United States District Court, W.D. Oklahoma
OPINION AND ORDER
Charles B. Goodwin, United States District Judge.
Arjuna Gandiva Whitehead brings this action pursuant to 42
U.S.C. § 405(g) for judicial review of the final
decision of the Commissioner of the Social Security
Administration (“SSA”) denying Plaintiff's
application for supplemental security income
(“SSI”) under Title XVI of the Social Security
Act, 42 U.S.C. §§ 1381-1383f. Upon review of the
administrative record (Doc. No. 10, hereinafter “R.
”), and the arguments and authorities
submitted by the parties, the Court affirms the
HISTORY AND ADMINISTRATIVE DECISION
was found disabled in December 2008 due to the limitations
caused by his schizophrenia. R. 16, 59. An agency
redetermination performed in 2015 found that Plaintiff had
shown medical improvement related to his ability to work, and
his disability benefits ceased in December 2015. R. 59.
Plaintiff protectively filed a new SSI application on January
7, 2016. R. 16, 159-68. Plaintiff initially alleged a
disability-onset date of July 1, 2008. R. 16, 159. Plaintiff
subsequently amended his alleged onset date to January 7,
2016. R. 16, 37. Following a denial of his application
initially and on reconsideration, a hearing was held before
an administrative law judge (“ALJ”) on January 9,
2017. R. 31-58, 89-92, 98-100. In addition to Plaintiff, a
vocational expert (“VE”) testified at the
hearing. R. 53-55. The ALJ issued an unfavorable decision on
March 30, 2017. R. 13-26.
Commissioner of Social Security uses a five-step sequential
evaluation process to determine entitlement to disability
benefits. See Wall v. Astrue, 561 F.3d 1048, 1052
(10th Cir. 2009); 20 C.F.R. § 416.920. At step one, the
ALJ found that Plaintiff had not engaged in substantial
gainful activity since his amended onset date. R. 18. At step
two, the ALJ found that Plaintiff had the severe medically
determinable impairments of: schizoaffective disorder,
bipolar type; attention deficit hyperactivity disorder
(“ADHD”); and generalized anxiety disorder. R.
18. The ALJ also found that Plaintiff had the nonsevere
impairments of obesity, vision disorder, hypertension, and an
umbilical hernia. R. 18-19. At step three, the ALJ found that
Plaintiff's condition did not meet or equal any of the
presumptively disabling impairments listed in 20 C.F.R. Part
404, Subpart P, Appendix 1. R. 19-20.
next assessed Plaintiff's residual functional capacity
(“RFC”) based on all his medically determinable
impairments. R. 20-25. The ALJ found that Plaintiff had the
residual functional capacity to
perform a full range of work at all exertional levels, but
with the following non-exertional limitations: [Plaintiff]
can understand, remember and carry out simple, routine, and
repetitive tasks. [Plaintiff] can relate to supervisors and
co-workers on a superficial work basis. [Plaintiff] can
respond to usual work situations. [Plaintiff] can have no
contact with the general public.
R. 20. At step four, the ALJ considered the hearing testimony
of the VE and found that Plaintiff was not capable of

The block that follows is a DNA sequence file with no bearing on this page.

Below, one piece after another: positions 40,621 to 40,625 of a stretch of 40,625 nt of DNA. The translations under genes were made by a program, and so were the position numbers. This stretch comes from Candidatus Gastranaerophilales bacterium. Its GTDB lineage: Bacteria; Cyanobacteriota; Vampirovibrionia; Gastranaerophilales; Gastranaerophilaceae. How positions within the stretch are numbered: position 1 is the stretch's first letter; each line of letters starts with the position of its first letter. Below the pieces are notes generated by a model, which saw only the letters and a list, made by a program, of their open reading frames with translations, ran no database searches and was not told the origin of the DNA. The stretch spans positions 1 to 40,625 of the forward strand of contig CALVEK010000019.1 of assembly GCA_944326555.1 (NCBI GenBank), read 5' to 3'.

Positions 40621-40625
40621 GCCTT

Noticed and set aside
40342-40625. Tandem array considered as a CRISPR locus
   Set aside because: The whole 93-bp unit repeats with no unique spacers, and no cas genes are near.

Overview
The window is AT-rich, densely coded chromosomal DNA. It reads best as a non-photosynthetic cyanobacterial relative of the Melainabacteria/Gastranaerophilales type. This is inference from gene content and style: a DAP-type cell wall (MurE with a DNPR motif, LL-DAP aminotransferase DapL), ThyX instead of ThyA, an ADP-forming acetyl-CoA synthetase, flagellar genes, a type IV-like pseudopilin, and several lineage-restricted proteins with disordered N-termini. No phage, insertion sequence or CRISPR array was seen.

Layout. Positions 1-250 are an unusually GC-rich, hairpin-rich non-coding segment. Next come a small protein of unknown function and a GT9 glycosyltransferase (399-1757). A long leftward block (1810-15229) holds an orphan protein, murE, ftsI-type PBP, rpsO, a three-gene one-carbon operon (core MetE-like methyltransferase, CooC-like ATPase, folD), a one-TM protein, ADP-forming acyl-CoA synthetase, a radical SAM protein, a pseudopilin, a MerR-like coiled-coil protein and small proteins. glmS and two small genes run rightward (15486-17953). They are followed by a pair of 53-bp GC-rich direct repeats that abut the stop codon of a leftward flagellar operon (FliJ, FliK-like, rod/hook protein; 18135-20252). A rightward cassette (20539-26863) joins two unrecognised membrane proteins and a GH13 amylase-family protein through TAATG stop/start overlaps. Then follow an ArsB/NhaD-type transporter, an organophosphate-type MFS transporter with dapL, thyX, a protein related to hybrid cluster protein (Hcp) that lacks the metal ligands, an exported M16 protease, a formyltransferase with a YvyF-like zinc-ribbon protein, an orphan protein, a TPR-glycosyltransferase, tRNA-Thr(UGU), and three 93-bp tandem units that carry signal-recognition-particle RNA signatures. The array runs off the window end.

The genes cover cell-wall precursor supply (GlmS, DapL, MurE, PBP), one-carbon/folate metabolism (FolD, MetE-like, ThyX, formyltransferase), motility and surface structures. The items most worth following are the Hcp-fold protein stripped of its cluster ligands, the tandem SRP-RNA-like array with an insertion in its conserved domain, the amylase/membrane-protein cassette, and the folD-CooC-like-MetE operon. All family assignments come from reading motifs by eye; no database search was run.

performing any past relevant work. R. 25.
five, the ALJ considered whether there are jobs existing in
significant numbers in the national economy that Plaintiff-in
view of his age, education, work experience, and RFC-could
perform. R. 25-26. Relying upon the VE's testimony
regarding the degree of erosion to the unskilled occupational
base caused by Plaintiff's additional limitations, the
ALJ found that Plaintiff could perform the medium, unskilled
occupations of laundry worker and machine packager, and the
light, unskilled occupation of inspector/packer, and that
such occupations offer jobs that exist in significant numbers
in the national economy. R. 25-26, 53-54.
request for review by the SSA Appeals Council was denied on
October 26, 2017, and the unfavorable determination of the
ALJ stands as the Commissioner's final decision. R. 1-7;
20 C.F.R. § 416.1481.
review of the Commissioner's final decision is limited to
determining whether factual findings are supported by
substantial evidence in the record as a whole and whether
correct legal standards were applied. Poppa v.
Astrue, 569 F.3d 1167, 1169 (10th Cir. 2009).
“Substantial evidence is such relevant evidence as a
reasonable mind might accept as adequate to support a
conclusion.” Doyal v. Barnhart, 331 F.3d 758,
760 (10th Cir. 2003) (internal quotation marks omitted).
“A decision is not based on substantial evidence if it
is overwhelmed by other evidence in the record or if there is
a mere scintilla of evidence supporting it.” Branum
v. Barnhart, 385 F.3d 1268, 1270 (10th Cir. 2004)
(internal quotation marks omitted). The court
“meticulously examine[s] the record as a whole, ”
including any evidence “that may undercut or detract
from the ALJ's findings, ” “to determine if
the substantiality test has been met.” Wall,
561 F.3d at 1052 (internal quotation marks omitted). While a
reviewing court considers whether the Commissioner followed
applicable rules of law in weighing particular types of
evidence in disability cases, the court does not reweigh the
evidence or substitute its own judgment for that of the
Commissioner. Bowman v. Astrue, 511 F.3d 1270, 1272
(10th Cir. 2008).
action, Plaintiff argues that the ALJ erred by (1) failing to
properly consider the functional limitations stemming from
Plaintiff's obesity and hernia, (2) failing to consider
functional limitations assessed by Plaintiff's physician
Matthew McTague, DO, (3) failing to comprehend the full
extent of the restrictions caused by Plaintiff's
schizophrenia and not assessing functional RFC limitations
consistent with Plaintiff's condition, and (4) improperly